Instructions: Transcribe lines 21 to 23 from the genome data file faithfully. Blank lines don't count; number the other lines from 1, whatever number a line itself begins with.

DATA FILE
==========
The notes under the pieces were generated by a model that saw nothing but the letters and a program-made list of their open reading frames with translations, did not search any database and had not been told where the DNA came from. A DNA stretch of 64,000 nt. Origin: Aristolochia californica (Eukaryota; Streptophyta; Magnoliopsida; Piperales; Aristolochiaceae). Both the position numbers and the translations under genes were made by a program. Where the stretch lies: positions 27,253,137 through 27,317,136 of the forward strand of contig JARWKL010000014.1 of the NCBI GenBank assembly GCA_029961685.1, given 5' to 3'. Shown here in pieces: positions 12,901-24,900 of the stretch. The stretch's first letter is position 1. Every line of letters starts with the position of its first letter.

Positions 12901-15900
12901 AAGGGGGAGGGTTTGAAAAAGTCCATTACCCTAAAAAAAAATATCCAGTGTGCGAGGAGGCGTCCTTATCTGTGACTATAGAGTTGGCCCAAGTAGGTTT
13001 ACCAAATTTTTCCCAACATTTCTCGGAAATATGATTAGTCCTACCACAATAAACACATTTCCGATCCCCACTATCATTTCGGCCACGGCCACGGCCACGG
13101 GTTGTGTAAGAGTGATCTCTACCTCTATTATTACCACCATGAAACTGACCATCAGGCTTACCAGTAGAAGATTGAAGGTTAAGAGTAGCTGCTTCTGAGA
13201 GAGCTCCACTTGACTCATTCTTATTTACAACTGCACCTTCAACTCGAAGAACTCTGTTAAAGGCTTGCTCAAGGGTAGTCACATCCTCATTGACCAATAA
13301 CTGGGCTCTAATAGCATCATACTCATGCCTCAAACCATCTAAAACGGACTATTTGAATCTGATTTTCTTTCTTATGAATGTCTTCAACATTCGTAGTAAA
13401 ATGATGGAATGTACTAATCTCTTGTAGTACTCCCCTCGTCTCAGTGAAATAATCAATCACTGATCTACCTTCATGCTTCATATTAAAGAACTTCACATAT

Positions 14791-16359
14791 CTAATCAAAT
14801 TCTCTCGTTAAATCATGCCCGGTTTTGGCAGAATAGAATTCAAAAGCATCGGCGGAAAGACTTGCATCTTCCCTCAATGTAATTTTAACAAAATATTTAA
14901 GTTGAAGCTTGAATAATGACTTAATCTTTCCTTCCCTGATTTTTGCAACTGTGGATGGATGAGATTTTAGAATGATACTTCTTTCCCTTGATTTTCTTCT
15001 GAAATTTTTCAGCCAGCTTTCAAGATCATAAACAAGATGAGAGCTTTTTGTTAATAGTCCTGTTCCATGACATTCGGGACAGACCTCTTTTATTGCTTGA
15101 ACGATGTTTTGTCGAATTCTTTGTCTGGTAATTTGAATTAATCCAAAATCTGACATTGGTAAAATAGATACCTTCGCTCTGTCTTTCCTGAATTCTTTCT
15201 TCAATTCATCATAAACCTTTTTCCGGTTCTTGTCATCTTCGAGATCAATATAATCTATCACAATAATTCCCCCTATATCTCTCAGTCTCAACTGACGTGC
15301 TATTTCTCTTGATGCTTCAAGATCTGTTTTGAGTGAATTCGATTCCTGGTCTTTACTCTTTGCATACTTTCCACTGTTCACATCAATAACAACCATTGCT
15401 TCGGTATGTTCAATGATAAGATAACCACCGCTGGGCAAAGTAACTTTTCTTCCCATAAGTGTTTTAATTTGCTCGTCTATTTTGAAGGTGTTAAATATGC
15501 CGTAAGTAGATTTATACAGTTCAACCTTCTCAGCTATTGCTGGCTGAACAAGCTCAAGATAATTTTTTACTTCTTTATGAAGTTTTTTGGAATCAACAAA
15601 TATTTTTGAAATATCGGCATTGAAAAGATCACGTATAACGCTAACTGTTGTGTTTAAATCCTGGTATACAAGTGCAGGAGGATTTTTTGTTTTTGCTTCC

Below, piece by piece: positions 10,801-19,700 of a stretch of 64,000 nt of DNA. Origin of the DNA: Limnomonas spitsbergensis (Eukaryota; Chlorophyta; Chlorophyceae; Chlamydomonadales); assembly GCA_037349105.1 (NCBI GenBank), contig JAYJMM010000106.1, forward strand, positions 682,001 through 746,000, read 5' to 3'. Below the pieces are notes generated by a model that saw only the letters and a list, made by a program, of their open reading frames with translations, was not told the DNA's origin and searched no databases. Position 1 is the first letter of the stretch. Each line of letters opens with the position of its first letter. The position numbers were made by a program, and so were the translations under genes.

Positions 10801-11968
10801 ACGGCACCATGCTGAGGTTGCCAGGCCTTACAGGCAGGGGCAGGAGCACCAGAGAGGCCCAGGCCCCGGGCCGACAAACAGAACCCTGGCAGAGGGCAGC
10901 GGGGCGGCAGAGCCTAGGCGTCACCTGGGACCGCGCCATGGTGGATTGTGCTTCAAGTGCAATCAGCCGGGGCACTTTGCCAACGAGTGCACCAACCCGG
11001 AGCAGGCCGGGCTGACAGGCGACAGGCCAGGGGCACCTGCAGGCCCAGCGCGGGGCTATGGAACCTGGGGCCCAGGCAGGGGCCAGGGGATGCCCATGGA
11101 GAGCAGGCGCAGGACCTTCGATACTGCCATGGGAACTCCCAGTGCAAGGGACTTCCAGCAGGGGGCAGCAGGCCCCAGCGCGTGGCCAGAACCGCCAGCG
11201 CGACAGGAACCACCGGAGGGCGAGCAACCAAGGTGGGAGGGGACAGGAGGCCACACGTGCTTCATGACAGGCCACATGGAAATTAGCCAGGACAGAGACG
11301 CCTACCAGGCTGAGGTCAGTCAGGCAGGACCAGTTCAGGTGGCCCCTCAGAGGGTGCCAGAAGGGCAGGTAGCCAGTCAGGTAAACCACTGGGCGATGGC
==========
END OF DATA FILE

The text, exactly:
Positions 10801-11968
10801 ACGGCACCATGCTGAGGTTGCCAGGCCTTACAGGCAGGGGCAGGAGCACCAGAGAGGCCCAGGCCCCGGGCCGACAAACAGAACCCTGGCAGAGGGCAGC
10901 GGGGCGGCAGAGCCTAGGCGTCACCTGGGACCGCGCCATGGTGGATTGTGCTTCAAGTGCAATCAGCCGGGGCACTTTGCCAACGAGTGCACCAACCCGG